The paintings of Caspar David Friedrich "The Fall of Hope" and "Stages of Life" became a real visiting card of the author’s works. In his work "Stages of Life," Caspar David Friedrich shows an empty Arctic coast, figures of people of different ages, the same number of ships that approach the coast, but are located at different distances. So the artist was able to accurately represent in his work the endless movement of time. The image against the sunset itself evokes a feeling of melancholic nostalgia.

Another famous work by the German painter Caspar David Friedrich is known as The Fall of Hope, imbued with a clear sense of despair, complete hopelessness. The aesthetic spectacle of the triumph of the elements turns into an allegory — a way of death.

Many works of the artist Caspar David Friedrich, in particular simple landscapes, hide a deep meaning in themselves, the key to understanding which lies in the words of the master or in the statements of his contemporaries.

Biography of the great painter

The future master was born in the family of the barber, while still in his youth he lost most of his relatives — the painter’s mother first dies, then two sisters and a brother.

Since 1790, the master receives the initial drawing lessons. In the years 1794−1798. He is studying painting at the Danish Royal Academy of Fine Arts (Copenhagen). After he returned from Denmark, the artist traveled to different regions of Germany until he settled in Dresden. The master closely communicated with the painter Y. Dahl from Norway, had a considerable influence on the development of that as an author. In search of stories repeatedly visited the island of Rügen, located in the Baltic Sea. Frederick enjoyed riding the Harz, exploring Saxon Switzerland; at times he visited his hometown of Greifswald. Until 1807, he worked only in the technique of drawing (mostly a pin or sepia), after that he also turned to oil. In 1810, recognition comes to the master.

In 1812, due to the difficult situation of Prussia on the fronts, the master loses the support of the king.

In 1816, he experienced a significant psychological crisis, to a certain extent associated with the outcome of hostilities, which could not but reflect on his work. In 1818, the master surprised everyone, even his closest friends, unexpectedly unexpectedly married 19-year-old Caroline Bommer. During this year, 28 paintings were created by artist Caspar David Friedrich, which gives grounds to call this year one of the most fruitful in all his creative life.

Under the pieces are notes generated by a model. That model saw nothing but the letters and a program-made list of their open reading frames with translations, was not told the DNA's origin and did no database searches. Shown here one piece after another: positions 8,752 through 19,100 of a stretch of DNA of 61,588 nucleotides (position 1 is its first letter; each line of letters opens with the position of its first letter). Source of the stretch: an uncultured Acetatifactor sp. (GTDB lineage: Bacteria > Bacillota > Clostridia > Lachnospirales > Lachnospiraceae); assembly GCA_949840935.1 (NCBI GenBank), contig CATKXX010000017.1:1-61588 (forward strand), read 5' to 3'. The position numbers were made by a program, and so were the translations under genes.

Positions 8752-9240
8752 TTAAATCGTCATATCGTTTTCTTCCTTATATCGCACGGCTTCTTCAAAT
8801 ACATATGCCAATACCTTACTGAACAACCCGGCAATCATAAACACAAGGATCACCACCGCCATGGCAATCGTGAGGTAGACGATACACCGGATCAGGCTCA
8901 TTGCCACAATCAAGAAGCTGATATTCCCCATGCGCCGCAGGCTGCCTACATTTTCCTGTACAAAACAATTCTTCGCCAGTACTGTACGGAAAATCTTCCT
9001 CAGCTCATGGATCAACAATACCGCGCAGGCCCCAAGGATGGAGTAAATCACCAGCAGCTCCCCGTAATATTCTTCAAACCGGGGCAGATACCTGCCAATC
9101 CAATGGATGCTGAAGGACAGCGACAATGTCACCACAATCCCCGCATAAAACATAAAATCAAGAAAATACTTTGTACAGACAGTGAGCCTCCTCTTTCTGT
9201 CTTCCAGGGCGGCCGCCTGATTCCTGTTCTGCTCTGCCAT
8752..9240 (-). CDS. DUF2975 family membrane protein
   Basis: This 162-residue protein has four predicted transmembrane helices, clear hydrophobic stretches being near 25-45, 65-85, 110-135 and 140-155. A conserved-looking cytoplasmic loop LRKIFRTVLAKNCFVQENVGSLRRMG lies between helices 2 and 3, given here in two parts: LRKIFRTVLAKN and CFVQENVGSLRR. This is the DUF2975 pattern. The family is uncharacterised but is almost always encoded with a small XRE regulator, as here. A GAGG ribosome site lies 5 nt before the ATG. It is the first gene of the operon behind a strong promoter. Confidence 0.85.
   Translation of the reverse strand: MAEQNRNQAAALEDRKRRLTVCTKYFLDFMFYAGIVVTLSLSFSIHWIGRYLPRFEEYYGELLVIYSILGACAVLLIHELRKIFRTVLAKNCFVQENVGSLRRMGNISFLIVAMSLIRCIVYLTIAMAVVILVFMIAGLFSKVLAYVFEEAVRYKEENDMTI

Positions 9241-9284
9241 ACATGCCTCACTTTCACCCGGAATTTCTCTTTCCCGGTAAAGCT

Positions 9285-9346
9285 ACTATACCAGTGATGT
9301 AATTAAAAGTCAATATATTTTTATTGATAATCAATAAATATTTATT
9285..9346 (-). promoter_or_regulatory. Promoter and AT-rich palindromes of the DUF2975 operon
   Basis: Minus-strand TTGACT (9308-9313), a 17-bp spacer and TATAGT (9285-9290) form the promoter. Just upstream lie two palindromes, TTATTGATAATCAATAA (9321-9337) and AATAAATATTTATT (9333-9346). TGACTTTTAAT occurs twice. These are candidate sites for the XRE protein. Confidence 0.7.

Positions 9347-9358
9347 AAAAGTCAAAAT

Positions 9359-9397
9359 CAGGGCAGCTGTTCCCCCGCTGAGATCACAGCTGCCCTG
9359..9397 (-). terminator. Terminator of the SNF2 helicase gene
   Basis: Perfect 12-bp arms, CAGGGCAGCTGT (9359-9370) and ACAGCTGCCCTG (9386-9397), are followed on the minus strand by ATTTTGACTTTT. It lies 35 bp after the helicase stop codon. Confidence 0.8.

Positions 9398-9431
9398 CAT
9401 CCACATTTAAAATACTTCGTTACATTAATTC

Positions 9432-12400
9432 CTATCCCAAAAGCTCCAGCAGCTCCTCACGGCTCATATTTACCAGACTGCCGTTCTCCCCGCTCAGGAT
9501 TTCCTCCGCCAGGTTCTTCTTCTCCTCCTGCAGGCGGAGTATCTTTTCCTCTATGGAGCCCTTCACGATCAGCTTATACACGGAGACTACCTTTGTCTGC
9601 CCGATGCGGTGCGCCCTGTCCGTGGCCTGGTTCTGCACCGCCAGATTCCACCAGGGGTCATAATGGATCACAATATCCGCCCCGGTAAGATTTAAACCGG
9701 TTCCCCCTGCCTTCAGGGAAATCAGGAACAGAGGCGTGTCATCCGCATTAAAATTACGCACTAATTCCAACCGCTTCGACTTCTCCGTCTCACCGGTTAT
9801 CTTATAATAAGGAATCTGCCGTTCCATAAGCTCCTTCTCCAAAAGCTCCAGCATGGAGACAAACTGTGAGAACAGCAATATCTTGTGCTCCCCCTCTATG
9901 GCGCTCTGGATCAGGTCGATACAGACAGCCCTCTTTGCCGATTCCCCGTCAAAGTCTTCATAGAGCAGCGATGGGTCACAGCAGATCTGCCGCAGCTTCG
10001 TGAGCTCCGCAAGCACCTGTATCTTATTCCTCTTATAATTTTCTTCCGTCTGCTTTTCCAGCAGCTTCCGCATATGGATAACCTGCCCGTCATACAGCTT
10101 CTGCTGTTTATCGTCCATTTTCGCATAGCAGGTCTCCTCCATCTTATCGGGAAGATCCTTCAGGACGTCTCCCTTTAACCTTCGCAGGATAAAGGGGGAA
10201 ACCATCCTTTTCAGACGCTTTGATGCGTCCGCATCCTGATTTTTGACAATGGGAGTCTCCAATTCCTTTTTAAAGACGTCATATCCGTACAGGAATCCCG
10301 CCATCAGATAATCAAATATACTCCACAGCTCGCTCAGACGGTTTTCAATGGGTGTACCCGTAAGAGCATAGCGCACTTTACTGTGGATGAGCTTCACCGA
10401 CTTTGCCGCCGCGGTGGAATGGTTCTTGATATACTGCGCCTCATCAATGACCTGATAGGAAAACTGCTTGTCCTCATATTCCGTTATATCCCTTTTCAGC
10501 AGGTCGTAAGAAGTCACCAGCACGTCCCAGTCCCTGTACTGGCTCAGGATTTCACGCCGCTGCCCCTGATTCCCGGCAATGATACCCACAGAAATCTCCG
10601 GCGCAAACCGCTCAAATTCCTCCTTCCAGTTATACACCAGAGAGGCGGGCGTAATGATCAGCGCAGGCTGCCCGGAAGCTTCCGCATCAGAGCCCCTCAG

In 1824, Frederick became a professor at the Dresden Academy of Arts. Known for his quotes, notes on the arts, emphasizing that it is necessary to combine a commitment to nature with his intuitive sensation, which the artist considered as a divine gift.

In June 1835, the painter has a stroke, he was partially paralyzed. Having been treated all summer, in October he resumed work, confining himself to sepia. However, his health condition is getting worse all the time.

The great master died in poverty on May 7, 1840. For some time, the forgotten works of Caspar David Friedrich again attracted attention only in the XX century. (since the heyday of surrealism).
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Caspar David Friedrich. Mountain landscape with a rainbow
Mountain landscape with a rainbow
Caspar David Friedrich
1810, 102×70 cm
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Caspar David Friedrich. Owl on a grave
Owl on a grave
Caspar David Friedrich
1837, 25.9×22.2 cm
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Artworks by the artist
112 artworks total
1820, 22×14 cm
1822, 71×55 cm
1840, 27×21 cm
1824, 48×35 cm
1834, 56×71 cm
1815, 45×33 cm
View 112 artworks by the artist